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As a tall, young, athletic SS officer with fluent French and a doctorate in art history, Bruno Lohse captured Hermann Göring’s attention during one of his visits to the Jeu de Paume art gallery in Paris, where the Reichsmarschall would quaff champagne and select paintings looted from French Jews. The art would then be transported by Göring’s private train to his country estate outside Berlin.
Lohse became Göring’s agent in Paris, charged with helping Adolf Hitler’s number two to amass his vast store of stolen art. He oversaw operations at the Jeu de Paume, where the Nazis stored art looted from Jews by the infamous Reichsleiter Rosenberg Taskforce (known as the ERR).
Like many key Nazi looters, Lohse escaped conviction after the Second World War, although he did spend several years in prison, in Nuremberg and in France. On his release in 1950, living in Munich, he became part of a shadowy network of former Nazis who continued to deal in looted art, largely untroubled by law enforcement or public attention.
“Lohse ranks in the top five all-time art looters… a skilled liar, dissimulator, schemer”Jonathan Petropoulos, author
Jonathan Petropoulos first met Lohse in 1998, when the dealer was 87. More than two decades later, Petropoulos has written what will surely be the definitive biography, Göring’s Man in Paris: The Story of a Nazi Art Plunderer and his World, published this month.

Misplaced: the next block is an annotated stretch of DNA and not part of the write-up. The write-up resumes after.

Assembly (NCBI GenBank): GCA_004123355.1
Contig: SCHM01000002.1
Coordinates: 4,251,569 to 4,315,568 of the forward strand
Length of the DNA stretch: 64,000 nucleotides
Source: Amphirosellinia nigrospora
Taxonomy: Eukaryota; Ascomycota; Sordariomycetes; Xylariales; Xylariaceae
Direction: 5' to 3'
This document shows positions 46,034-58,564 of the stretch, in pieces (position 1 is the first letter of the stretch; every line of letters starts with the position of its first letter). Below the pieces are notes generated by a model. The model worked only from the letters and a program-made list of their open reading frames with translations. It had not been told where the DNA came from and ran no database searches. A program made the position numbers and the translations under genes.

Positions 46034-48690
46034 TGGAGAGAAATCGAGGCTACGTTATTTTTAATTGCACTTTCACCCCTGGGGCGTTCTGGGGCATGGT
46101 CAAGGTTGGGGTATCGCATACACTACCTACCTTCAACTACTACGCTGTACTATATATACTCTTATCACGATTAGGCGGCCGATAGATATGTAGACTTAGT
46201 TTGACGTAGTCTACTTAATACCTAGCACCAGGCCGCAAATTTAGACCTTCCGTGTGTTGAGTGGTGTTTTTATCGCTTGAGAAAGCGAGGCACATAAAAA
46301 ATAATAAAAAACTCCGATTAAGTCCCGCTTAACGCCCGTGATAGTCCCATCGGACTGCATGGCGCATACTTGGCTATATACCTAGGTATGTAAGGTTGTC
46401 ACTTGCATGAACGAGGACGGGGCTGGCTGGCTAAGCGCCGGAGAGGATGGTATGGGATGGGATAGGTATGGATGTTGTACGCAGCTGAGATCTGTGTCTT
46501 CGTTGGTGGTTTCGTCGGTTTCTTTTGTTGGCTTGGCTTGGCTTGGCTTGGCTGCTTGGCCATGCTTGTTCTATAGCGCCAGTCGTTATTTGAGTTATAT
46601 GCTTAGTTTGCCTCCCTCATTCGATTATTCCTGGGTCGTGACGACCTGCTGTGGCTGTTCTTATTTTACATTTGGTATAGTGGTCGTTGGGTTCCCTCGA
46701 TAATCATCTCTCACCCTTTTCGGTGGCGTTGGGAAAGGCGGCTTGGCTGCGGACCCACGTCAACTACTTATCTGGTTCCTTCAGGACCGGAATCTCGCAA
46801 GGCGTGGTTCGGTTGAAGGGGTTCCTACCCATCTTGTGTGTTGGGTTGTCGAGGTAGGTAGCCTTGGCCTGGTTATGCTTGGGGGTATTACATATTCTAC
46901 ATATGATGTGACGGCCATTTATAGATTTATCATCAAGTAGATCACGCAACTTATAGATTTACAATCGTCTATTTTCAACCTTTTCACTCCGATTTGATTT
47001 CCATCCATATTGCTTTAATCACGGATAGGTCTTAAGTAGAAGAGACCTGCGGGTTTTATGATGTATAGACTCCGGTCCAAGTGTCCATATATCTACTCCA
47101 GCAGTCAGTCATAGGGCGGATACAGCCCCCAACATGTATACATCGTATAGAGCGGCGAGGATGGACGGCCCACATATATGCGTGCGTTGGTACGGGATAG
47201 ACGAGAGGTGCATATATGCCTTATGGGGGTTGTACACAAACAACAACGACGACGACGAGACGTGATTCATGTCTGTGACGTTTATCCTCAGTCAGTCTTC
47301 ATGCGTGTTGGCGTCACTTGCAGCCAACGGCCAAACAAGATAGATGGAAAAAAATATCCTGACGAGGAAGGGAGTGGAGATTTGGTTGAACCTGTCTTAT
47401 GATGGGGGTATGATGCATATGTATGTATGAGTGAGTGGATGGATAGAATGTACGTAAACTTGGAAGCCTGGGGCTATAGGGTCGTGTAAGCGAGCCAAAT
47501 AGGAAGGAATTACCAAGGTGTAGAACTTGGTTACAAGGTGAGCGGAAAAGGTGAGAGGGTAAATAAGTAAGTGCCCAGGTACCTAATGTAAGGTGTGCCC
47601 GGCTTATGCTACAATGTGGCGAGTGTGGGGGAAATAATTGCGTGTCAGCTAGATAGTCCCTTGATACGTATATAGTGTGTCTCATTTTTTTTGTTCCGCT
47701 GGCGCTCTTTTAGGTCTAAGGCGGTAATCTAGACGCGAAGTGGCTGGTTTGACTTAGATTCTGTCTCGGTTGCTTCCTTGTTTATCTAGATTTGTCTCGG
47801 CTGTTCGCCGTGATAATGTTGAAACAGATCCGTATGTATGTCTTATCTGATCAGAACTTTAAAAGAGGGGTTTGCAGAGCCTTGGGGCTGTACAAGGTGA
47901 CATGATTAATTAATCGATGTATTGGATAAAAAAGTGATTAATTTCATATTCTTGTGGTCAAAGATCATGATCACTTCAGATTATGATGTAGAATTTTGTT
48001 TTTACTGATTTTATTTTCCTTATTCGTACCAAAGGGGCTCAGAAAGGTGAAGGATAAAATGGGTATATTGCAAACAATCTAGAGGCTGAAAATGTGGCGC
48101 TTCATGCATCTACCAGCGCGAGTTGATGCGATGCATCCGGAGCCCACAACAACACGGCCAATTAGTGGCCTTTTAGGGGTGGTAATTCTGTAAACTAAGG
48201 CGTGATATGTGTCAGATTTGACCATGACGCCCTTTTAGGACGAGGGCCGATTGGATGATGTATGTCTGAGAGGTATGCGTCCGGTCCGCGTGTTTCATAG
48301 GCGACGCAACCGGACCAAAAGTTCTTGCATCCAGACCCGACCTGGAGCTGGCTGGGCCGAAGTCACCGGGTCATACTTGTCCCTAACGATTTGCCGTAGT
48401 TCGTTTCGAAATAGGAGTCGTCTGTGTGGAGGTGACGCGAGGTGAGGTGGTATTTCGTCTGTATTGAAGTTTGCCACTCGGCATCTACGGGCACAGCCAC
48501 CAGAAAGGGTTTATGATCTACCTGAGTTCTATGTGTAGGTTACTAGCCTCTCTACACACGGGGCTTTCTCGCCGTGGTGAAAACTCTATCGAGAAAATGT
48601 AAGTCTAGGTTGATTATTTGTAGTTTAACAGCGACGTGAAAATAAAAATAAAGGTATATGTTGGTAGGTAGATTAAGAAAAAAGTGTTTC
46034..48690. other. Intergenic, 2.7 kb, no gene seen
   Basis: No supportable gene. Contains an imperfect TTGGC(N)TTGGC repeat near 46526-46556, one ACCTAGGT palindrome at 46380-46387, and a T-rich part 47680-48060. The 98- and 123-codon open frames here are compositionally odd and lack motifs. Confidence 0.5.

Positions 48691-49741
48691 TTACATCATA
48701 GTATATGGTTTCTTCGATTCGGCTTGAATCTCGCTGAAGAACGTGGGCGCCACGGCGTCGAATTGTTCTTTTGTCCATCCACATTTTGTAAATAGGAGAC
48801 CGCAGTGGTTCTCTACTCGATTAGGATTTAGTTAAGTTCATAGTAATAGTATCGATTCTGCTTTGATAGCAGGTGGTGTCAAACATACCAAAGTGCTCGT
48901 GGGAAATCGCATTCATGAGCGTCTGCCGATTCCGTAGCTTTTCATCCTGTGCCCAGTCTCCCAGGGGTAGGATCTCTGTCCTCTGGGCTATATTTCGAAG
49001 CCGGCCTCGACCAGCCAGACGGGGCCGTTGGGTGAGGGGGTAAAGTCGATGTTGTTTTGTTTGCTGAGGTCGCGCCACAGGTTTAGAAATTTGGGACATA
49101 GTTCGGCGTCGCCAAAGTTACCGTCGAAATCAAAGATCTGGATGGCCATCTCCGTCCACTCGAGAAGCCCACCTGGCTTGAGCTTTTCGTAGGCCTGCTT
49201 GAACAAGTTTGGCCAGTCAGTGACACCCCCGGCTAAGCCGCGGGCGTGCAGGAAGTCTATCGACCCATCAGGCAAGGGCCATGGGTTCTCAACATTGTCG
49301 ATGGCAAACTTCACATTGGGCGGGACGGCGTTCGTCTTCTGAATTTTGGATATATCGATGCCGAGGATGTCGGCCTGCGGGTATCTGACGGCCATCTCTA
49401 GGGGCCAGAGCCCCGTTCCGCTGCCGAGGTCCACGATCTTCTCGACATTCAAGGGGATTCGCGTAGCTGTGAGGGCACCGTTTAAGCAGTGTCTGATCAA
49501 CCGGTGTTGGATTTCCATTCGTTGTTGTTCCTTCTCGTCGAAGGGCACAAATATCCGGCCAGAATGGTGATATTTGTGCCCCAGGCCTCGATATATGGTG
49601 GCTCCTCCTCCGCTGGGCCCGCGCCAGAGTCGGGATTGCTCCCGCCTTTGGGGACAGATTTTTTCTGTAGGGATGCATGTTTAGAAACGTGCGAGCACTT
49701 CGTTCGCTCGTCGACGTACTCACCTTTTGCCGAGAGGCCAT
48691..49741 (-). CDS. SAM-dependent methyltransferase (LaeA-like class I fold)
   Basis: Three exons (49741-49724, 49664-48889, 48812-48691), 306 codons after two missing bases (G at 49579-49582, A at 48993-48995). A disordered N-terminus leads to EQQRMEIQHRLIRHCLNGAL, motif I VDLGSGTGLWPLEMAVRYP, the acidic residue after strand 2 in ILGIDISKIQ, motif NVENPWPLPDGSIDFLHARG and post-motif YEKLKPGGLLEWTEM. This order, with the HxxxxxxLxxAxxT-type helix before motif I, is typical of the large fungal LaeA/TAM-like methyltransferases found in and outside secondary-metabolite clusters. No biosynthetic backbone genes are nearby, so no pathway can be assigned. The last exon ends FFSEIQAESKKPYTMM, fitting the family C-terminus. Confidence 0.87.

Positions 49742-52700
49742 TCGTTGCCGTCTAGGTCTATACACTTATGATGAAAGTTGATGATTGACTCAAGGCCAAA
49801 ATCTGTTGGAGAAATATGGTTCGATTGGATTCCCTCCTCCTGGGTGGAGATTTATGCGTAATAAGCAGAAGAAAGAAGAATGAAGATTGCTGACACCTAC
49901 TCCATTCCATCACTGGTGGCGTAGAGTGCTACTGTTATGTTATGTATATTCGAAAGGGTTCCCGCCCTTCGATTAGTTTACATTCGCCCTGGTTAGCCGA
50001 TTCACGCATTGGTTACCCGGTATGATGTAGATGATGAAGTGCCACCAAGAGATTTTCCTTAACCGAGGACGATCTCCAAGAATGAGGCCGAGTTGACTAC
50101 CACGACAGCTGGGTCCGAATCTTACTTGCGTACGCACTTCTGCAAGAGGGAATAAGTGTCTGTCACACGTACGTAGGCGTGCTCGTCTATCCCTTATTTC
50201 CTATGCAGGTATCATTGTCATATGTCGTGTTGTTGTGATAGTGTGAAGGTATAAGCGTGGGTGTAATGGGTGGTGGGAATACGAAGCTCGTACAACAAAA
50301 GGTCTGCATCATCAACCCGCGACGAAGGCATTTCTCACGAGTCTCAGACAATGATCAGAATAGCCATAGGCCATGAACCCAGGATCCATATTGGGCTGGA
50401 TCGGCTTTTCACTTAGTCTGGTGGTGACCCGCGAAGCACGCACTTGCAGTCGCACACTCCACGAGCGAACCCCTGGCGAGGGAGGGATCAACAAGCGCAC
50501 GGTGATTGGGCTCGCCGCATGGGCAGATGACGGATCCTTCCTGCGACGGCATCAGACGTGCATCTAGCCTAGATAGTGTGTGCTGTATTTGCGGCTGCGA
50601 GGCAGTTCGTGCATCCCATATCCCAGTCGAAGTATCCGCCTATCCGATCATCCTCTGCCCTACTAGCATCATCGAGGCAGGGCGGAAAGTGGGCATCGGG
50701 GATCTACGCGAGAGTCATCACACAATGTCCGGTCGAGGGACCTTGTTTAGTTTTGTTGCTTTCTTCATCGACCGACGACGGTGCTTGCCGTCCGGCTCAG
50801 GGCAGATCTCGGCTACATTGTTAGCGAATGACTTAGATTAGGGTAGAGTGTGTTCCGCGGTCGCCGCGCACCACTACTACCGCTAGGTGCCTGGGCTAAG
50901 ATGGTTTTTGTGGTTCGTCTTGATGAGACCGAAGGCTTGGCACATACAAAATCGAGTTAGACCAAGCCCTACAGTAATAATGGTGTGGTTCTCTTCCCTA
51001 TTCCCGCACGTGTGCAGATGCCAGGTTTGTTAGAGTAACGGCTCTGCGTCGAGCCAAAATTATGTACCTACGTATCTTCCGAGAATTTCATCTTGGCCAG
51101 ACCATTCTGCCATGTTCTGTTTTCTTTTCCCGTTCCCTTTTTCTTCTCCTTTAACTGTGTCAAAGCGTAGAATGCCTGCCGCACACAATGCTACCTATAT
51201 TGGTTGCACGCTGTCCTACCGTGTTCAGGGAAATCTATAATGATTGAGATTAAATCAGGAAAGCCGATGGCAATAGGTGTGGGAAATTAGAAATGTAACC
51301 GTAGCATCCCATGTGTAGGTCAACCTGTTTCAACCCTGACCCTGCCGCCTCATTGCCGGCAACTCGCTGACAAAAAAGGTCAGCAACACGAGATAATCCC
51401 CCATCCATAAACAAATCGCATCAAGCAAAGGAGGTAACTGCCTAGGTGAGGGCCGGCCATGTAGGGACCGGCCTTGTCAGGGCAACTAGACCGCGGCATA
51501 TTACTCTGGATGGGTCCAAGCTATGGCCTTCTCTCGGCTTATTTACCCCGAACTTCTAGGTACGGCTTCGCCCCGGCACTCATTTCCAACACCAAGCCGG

Petropoulos is the author of several authoritative, lucidly written and important books about the arts in the Third Reich, including The Faustian Bargain: The Art World in Nazi Germany. He is an enterprising, investigative historian of the kind journalists can feel a kinship with. He describes, for example, turning up with begonias on the doorstep of the widow of a long-dead Nazi art looter in the 1990s (she invited him in, offered him coffee, and talked).
He penetrated deep into Lohse’s world—a disquieting but intriguing cosmos of aging Nazis nostalgic for the “good old days”, of kaffee und kuchen in luxury hotels, of secretive Liechtenstein foundations, and of Swiss bank vaults stuffed with stolen art.
It was a Zurich bank vault that catapulted Lohse back into public view in 2007, just weeks after his death at the age of 95. The Swiss prosecutor seized a vault controlled by Lohse in the Zürcher Kantonalbank. Its contents included Le Quai Malaquais, Printemps (1903), a painting by Camille Pissarro that the Jewish family from whom it had been looted in Vienna had been trying to trace for 70 years.
Together with a dealer friend of Lohse’s, Peter Griebert, Petropoulos had previously engaged in efforts to return the painting to Gisela Bermann Fischer, the heir of the family. Because Griebert and Petropoulos asked for a percentage of the painting’s value for recovering it, she reported these efforts as attempted extortion to law enforcement.
Griebert was investigated but never charged or convicted, Petropoulos writes. The author, who was never investigated by police, says he received no compensation from the eventual restitution and sale of the painting. But these tortuous events, described in the book, compelled Petropoulos to step down as the director of the centre for Holocaust studies at Claremont McKenna College, California, in 2008.
Petropoulos portrays himself as a victim of Griebert’s intrigue, and says he did not know the painting was controlled by Lohse. Still, he indirectly admits it was a mistake to get embroiled in this affair, citing the lawyer Randol Schoenberg’s comment that academics like Petropoulos are invaluable for provenance research “but out of their league if they try to negotiate a work’s return”.